Two Poems About A Controversial Emmett Till Painting

Here are two poems written in response to a controversial painting of Emmet Till by the white artist Dana Schutz currently on display at the Whitney Biennial.

In paint you're still pulling him

out of the river. Still taking the skin

off (again) with a bullet brush. Here is the head

his mother stared at, staring back

at your broken colors. Bruise as palette, as figure.

See, the angle isn't even dead. The day

before America elected 45 I walked through

a vast museum, staring in the pit

of a slave ship. Choking there in the dark,

I couldn't breathe upon those iron shackles

for a baby whose mother might have

held him to her heart as she leapt into the sea.

Don't tell me about a white woman's master-

piece: the tender whistle that lies over black men's

graves. By the time I went to another exhibit

I had to sit down. On a bench in front of Emmett

Till's casket. His mother's voice clear

& strong in a video. A narrative. The black

woman, alive, next to me couldn't stop crying.

A photograph of the boy's face

taped to the museum glass where the body

is there (always). Who would dare

paint it? Pluck the wound into cubes,

globs of cadmium & lashes of umber? What

artist could stand for days in front of

our brother's body? When they write

about destroying the painting, all I

can think of is who must remember

our devastation if not us? A color-

by-number. For millions. The artist says

she'll never sell him the painting

down the river. Imagine what it would take

to paint millions of broken black bones that way?

Does she own us too: the still-life my people

are still dying for?

Forgive me. Is that what your mother meant?

Was it shame or a sensation: this could be mine. My own

child dragged up from ole Dixie's depths? Was it a fear?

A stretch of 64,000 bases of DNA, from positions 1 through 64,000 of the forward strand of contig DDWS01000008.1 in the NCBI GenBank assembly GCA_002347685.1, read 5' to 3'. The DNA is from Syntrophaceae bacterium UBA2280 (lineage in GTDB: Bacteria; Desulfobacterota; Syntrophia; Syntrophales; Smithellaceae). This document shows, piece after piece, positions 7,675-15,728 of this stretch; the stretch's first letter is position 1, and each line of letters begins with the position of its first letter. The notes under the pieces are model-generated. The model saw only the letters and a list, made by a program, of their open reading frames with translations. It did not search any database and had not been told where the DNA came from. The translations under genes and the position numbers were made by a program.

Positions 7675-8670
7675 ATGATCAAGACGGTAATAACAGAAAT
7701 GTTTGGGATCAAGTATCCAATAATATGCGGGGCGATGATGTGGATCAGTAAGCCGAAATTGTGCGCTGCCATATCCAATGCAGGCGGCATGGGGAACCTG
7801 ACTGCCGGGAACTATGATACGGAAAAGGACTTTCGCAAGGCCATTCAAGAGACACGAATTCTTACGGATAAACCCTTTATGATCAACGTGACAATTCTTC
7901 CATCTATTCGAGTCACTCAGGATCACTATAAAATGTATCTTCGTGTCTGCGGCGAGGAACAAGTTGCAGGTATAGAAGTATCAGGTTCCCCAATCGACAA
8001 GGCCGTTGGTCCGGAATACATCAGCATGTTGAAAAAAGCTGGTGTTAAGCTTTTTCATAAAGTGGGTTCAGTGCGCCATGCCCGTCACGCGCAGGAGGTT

Some new art, abstract & apologetic, could be made

in your name, should you walk into a store in 1955

& receive anything but candy? Which can be what

some art insists it is for the artist. We're all talking

about mothers, I guess. It was her imagination

& what is that? Your mother has no intention of selling

it, she says. A black boy's face is free speech

somewhere. Is that what your mother meant?

Or did she slip into another woman's grief with her

brushes & white canvas? Chile, did she tell

you what it meant? When I have to get up in

the godless night & trace that boy's name with a prayer.

Drag his death through burnt syllables until the blood

in me writes & writes & weeps. Did your mother mean

for me to hear Mamie Till's scream in the photograph

she painted? Black woman, monochrome of her

moan above the flower of her son's face? Child,

tell me, what color does your future have? &

what will my unborn children forgive

when they are asked to love you?

Rachel Eliza Griffiths is a poet and visual artist. Her most recent collection of poetry, Lighting the Shadow (Four Way Books 2015), was a finalist for the 2015 Balcones Poetry Prize and the winner of the 2015 Phillis Wheatley Book Award in Poetry. Griffiths' video series P.O.P (Poets on Poetry), a series of intimate interviews with over one hundred contemporary poets, is featured online at the Academy of American Poets. Griffiths' visual and literary work has appeared widely including The New York Times, The Los Angeles Book Review (Voluble), American Poetry Review, BAX 2016/Best American Experimental Writing, Guernica, Callaloo, Lit Hub, Transition, and the National Museum of African American History and Art. A Cave Canem and Kimbilio Fellow, Griffiths has received numerous fellowships including Yaddo, Provincetown Fine Arts Work Center, Millay Colony, and others. Currently, Griffiths is working on her first novel. She lives in Brooklyn, New York. For more information, please visit:

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